York County youngsters earn eight medals in karate during AAU Junior Olympics in Houston
- Three York County youngsters recently won eight karate medals at the AAU Junior Olympics.
- The trio trains at the American System Shotokan & Mixed Martial Arts dojo in Red Lion.
- Sensei Ismael Munoz, a Brooklyn native and retired correctional officer, coaches the medal winners.
Sensei Ismael Munoz didn’t start teaching martial arts to produce the next “Karate Kid.”
Instead, years ago, the Brooklyn native opened up his American System Shotokan & Mixed Martial Arts dojo in Red Lion to give his pupils an experience.
That was also the goal when Munoz, a retired correctional officer, took three of his karate students to Houston last month for the AAU Junior Olympics.
That trio did more than just have an experience.
Between Kaitlyn Hatchell and siblings Rion and Brevin Nogel, the three came back to York with a total of eight karate medals, which far exceeded the expectations of their sensei.
“We took the chance and we did pretty well,” Munoz said. “I was amazed. They were not expected to win anything.”
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Hatchell and Rion Nogel both competed in the same female division as 13 year olds. Hatchell finished with bronze medals in weapons and kata, while Nogel took silver in weapons.
Facing off for gold: In an unexpected circumstance for Munoz, his two students squared off in the finals of the fighting competition. It was a rare moment at the Junior Olympics when a sensei was a coach for both combatants.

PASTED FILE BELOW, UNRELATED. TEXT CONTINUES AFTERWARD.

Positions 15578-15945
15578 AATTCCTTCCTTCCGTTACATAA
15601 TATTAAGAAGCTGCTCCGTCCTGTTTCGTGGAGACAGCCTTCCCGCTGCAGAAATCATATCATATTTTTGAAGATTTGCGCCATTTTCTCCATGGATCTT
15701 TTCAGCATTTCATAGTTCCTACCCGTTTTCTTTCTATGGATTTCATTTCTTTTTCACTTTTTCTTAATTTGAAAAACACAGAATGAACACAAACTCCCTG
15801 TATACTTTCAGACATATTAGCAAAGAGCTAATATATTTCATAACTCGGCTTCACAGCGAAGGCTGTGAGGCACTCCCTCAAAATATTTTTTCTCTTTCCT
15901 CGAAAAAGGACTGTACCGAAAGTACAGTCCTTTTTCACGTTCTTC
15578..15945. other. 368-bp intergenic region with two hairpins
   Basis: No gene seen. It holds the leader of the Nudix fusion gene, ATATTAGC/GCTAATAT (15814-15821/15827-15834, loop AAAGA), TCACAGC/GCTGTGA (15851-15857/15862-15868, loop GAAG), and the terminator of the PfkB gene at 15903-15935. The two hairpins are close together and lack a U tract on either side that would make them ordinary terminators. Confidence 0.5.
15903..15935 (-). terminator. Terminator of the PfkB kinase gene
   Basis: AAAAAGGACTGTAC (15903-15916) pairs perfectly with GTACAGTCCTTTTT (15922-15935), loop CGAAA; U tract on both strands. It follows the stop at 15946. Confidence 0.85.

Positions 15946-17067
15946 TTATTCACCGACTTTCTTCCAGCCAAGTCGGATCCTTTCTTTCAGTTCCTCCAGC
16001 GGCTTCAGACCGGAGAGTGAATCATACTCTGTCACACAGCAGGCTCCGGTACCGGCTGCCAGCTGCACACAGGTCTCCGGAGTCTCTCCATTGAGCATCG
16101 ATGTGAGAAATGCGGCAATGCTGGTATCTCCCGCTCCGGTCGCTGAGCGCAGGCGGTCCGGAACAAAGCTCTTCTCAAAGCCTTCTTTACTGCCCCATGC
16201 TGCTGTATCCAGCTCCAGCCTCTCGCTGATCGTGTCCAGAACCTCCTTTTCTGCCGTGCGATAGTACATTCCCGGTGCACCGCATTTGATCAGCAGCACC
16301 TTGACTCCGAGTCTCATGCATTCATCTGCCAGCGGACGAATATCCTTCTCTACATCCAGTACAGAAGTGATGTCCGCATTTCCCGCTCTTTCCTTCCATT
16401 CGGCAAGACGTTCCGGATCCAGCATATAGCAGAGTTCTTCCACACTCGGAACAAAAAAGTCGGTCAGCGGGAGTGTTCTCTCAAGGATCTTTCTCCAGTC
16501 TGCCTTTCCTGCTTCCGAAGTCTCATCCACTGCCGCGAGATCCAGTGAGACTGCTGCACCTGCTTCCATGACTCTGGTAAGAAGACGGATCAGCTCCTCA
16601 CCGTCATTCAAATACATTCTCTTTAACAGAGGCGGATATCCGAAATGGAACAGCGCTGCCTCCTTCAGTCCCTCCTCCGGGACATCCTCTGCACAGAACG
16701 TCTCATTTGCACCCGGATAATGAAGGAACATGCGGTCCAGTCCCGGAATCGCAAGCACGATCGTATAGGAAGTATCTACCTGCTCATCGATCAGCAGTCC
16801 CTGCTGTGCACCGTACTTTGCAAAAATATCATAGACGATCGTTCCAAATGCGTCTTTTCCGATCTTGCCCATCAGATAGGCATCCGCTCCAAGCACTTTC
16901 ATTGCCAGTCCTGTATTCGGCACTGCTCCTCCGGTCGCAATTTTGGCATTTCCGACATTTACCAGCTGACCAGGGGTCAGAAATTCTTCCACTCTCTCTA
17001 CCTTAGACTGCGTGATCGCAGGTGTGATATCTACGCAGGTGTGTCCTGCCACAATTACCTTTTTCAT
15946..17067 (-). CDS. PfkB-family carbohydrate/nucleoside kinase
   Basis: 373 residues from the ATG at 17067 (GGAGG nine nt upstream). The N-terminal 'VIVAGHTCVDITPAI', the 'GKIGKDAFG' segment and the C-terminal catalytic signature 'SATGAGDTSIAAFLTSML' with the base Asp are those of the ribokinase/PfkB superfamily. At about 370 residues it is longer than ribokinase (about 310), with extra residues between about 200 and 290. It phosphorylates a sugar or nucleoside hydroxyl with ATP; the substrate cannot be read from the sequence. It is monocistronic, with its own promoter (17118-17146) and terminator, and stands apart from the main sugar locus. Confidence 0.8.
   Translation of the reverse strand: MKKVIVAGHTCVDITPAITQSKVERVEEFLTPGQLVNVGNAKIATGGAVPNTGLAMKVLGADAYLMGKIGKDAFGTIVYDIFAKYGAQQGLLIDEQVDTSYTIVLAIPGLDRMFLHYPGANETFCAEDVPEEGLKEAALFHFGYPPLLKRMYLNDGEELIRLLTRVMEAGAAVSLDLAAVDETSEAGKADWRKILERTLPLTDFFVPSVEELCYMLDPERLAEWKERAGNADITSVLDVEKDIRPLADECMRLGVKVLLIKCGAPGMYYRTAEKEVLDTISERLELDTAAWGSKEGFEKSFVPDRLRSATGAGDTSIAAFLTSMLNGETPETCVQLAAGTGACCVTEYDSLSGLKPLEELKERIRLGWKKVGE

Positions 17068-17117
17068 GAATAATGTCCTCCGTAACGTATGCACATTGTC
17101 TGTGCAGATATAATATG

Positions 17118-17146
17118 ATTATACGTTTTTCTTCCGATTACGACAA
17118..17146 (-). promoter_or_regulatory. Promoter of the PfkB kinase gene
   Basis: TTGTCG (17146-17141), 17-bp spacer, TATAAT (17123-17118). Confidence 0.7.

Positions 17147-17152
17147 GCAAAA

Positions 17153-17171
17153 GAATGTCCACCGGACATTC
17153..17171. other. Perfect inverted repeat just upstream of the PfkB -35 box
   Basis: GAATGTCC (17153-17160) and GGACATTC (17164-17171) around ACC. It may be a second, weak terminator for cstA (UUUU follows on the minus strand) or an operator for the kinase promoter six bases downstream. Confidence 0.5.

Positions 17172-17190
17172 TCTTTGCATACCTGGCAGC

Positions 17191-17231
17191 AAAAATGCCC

“You could actually coach your kids and there I was screaming at both girls,” Munoz said. “And people were looking at me funny, but I had to do that. I had to coach both of them, and when they found out they were both my girls then they realized why I was screaming at both of them.”
Hatchell outscored her friend to claim the gold medal for fighting, with Nogel taking her second silver of the event.
Setting his student straight: Munoz recalled how Hatchell was disappointed that she only won bronze in both weapons and kata, but the veteran martial arts expert had to set his prized pupil straight.
“She made a mistake in weapons, which is why she finished third,” Munoz said. “And I asked her how she could be disappointed? I told her that when she came here (to the Junior Olympics) that she was not expected to win anything, but she got the bronze. And I told her I think she did great.”
Brevin Nogel excels at young age: Brevin Nogel, who is just 11, competed in the male division and took silver in both weapons and kata, as well as a bronze in fighting.
“Brevin is a boy and he wants to do things fast,” Munoz said. “So, we have to slow him down and remind him that when we compete at this level that it’s not about speed, it’s about knowledge. And he also did quite well.”
With low expectations before the event, Munoz couldn’t have been happier with his trio after competing in the event, which featured more than 250 competitors.
An event that prepares youngsters for the Olympics: The Junior Olympics also holds a special part in his own heart from his time competing as a youth.
“This is the organization that prepares kids for the Olympics,” he said. “And when I was younger, this is the organization that I competed in. While we have competed in other places outside of the country, like (Puerto Rico) and Saint Lucia, this one was more dedicated. It’s where they actually track kids to see if they could make it all the way to the Olympics by the time they’re 16 or 17.”
Reach Ryan Vandersloot at firstname.lastname@example.org.